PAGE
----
Hannah joined the firm in 2013 as an account executive. Jackson has a bachelor’s degree from the University of Central Oklahoma and a master’s degree in integrated marketing communications from Oklahoma State University. Before joining Schnake Turnbo Frank, she was the communications manager at the Tulsa Regional Chamber.

She is the immediate past president for the Association for Women in Communications-Tulsa chapter.

To learn more about Hannah’s expertise. Visit her full bio.

Schnake Turnbo Frank Partner, Chief Operating and Inclusion Officer Russ Florence recently launched a monthly leadership column in the Journal Record. Here’s a exert of the latest column titled: “When doing less is more.”

“Sometimes, to achieve more, you need to do less.

High achievers tend to equate high performance with more activity. More goals, more products and services, more meetings, more time. It’s a natural supposition: Want more? Do more.”

Read the full article here.

Our very own David Wagner received an award from Rotary International. The award recognizes Rotarians who strive to “Be the Inspiration” in their local communities. David was nominated by an anonymous fellow Rotarian who stated this in the award application:

“David Wagner is the real-deal. When you first get to know David, you experience a polite and inquisitive professional with boundless energy. These more noticeable traits, while fantastic, overshadow some of his best. David has a gift for empathy, and a genuine desire to make the world a better place through acts of service extended to his fellow man in quiet ways, that most often do not receive accolades. David whistles. To himself. If you look it up in fancy scientific studies, whistling is a trait most often displayed by an individual possessing a positive nature at their core. David’s boss once said of him “David is one of those people that make me a better person.” David is the first one in his office most days. Often before the sun is up. We are pretty sure he is whistling.”

We couldn’t agree more! Read more about David’s dedication to the community.

We are so excited to have Emalia Seto join our team as an account executive in the Tulsa office. Prior to joining Schnake Turnbo Frank, Emalia worked in marketing and communications in San Francisco at Edelman where she specialized in corporate communications for financial, technology and nonprofit organizations from Fortune 500 companies to Silicon Valley startups. With experience in international media relations and executive counseling, she also supported the firm’s Bay Area business development and event marketing initiatives.

Although a Californian native, Emalia first moved to Oklahoma to attend The University of Tulsa where she was a member of the NCAA Division I Women’s Rowing team. During her time in Oklahoma, Emalia interned with WPX Energy, Tulsa’s Channel 8 and Saxum Strategic Communications.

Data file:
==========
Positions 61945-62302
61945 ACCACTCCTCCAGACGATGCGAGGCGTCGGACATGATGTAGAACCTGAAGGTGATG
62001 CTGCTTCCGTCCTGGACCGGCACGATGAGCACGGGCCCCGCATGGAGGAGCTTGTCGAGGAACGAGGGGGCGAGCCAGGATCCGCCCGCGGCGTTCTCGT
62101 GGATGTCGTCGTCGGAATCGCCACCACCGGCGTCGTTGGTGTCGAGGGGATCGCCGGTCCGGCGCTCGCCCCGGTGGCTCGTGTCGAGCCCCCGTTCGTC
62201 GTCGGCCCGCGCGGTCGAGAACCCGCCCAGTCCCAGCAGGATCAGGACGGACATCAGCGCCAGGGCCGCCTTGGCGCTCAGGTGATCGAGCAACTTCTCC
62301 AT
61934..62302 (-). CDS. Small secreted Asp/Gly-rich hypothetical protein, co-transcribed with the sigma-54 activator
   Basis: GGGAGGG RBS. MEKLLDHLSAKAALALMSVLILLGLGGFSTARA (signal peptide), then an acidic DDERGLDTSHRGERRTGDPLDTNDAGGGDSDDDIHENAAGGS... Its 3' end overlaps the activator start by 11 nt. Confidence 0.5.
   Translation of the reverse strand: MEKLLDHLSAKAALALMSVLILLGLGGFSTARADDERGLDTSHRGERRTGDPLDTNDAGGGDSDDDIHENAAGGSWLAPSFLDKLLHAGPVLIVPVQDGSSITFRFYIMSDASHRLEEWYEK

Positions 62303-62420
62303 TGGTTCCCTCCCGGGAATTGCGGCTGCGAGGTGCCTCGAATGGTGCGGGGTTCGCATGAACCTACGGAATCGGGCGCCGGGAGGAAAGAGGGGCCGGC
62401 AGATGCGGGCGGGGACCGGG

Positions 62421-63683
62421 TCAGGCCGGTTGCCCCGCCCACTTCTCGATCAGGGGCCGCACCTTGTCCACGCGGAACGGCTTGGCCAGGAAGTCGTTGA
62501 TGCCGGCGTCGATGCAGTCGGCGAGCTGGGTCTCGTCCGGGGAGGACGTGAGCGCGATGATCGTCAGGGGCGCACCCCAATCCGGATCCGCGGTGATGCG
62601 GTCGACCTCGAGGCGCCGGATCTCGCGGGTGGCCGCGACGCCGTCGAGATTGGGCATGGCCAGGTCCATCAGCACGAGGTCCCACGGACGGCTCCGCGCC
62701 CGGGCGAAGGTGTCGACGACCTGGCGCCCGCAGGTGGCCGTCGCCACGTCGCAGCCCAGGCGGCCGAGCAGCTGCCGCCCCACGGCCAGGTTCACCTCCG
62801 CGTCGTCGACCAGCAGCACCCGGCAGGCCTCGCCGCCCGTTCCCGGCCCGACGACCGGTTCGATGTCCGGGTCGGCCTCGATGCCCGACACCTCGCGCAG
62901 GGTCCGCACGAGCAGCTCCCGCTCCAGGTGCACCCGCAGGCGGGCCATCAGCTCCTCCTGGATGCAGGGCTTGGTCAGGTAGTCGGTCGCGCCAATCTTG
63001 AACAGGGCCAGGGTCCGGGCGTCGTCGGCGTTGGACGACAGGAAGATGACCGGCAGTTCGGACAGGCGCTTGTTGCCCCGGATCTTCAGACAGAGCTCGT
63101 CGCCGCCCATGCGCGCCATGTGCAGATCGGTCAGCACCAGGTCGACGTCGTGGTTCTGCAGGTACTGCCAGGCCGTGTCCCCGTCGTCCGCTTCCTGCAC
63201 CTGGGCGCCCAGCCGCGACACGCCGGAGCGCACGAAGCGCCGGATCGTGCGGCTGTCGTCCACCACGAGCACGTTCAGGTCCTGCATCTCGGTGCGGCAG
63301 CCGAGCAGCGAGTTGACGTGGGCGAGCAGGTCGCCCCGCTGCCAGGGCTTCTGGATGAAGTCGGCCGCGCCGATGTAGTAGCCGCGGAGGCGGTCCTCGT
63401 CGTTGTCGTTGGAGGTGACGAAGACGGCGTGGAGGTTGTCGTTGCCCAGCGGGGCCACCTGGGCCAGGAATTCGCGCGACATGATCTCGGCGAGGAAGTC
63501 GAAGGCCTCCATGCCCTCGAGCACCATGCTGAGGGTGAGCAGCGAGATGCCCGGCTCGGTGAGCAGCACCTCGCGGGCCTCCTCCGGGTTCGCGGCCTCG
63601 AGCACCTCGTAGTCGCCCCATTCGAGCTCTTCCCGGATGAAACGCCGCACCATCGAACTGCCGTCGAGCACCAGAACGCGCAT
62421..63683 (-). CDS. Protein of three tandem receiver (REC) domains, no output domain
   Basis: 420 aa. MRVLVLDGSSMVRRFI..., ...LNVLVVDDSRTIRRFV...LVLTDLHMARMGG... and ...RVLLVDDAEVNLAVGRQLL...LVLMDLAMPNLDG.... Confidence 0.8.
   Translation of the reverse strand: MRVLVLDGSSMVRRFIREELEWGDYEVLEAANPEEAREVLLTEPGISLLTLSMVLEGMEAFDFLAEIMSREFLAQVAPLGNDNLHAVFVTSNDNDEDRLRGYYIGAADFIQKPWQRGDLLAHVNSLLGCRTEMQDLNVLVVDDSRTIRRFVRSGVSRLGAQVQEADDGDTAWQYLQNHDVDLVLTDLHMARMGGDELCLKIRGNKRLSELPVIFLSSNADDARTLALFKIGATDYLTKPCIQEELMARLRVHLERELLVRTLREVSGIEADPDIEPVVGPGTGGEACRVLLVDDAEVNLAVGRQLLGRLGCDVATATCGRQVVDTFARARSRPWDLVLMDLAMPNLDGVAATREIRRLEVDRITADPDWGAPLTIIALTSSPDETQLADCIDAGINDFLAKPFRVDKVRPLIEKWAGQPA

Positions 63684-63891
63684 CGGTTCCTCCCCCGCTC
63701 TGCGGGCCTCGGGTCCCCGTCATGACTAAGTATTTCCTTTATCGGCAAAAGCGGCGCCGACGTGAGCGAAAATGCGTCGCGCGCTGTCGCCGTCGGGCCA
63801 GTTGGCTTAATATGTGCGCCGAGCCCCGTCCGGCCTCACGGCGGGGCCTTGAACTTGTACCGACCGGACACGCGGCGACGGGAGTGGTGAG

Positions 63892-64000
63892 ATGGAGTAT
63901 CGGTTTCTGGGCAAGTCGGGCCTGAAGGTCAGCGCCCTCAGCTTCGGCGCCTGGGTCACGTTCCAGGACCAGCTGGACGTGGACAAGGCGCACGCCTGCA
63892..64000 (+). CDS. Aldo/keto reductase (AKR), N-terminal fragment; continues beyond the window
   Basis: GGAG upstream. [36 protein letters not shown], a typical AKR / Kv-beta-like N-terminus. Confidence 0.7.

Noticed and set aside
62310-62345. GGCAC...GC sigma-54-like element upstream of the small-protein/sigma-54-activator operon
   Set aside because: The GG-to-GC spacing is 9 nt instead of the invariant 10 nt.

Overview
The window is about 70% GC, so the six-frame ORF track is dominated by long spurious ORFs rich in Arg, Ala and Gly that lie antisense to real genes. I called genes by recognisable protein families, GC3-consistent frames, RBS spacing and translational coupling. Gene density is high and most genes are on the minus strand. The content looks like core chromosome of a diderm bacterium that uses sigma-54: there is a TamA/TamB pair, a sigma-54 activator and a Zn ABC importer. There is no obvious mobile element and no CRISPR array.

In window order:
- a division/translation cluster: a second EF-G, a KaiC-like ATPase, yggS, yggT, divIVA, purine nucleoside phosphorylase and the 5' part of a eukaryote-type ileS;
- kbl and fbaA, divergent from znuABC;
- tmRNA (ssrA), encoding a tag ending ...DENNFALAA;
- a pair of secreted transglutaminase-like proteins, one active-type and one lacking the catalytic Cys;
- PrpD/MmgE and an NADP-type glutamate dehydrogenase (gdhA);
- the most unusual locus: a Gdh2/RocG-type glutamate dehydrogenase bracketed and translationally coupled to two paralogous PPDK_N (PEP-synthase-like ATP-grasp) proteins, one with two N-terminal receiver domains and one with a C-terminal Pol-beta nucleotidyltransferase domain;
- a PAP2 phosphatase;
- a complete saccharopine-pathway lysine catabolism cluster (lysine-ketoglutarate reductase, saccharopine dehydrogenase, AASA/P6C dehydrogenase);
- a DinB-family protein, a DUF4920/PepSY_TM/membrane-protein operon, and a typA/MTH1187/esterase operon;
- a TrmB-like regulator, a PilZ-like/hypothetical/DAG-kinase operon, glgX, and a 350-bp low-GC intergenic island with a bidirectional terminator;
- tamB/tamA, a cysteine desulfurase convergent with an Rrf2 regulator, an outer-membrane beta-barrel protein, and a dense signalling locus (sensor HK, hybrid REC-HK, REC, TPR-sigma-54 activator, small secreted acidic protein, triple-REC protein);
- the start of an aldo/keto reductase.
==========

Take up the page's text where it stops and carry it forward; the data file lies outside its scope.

Read more about Emalia.

The days of public relations firms merely organizing press conferences and sending out press releases are fading.

As a firm we’ve stayed true to our PR roots but have evolved into the leadership development space. We feel that an organization reputation and its leadership are tied together.

To help develop our next generation of leaders we start an 8-week Leadership & Reputation Academy. We now offer LRA in Tulsa, Oklahoma, Dallas and Bartlesville.

Read more about our Leadership & Reputation Academy in the Journal Record.

We are so excited to have Toni Allen join our team as an account executive in the Oklahoma City office.

A Tulsa native, Toni has led communications campaigns for brands nationwide. She joined STF in June 2018 and, as an account executive, helps with a multitude of varied tasks. She most enjoys content marketing and creative planning—helping clients craft content that attracts their target markets, connects with the community and establishes credibility.

Through an integrated approach, Toni uses both traditional and digital marketing strategies to tell a client’s story. Along with her media relations experience, she combines these strategies with a larger strategic direction in mind.

Prior to joining STF, Toni led marketing and public relations efforts at Allied Arts, an arts and cultural nonprofit serving central Oklahoma. She also managed traditional and digital marketing for Crowe & Dunlevy, the leading law firm in the state, where projects included social strategy, content creation, website management and graphic design. Additionally, Toni served on the firm’s diversity and charitable giving committees.

Learn more about Toni and her integrated approach to helping clients.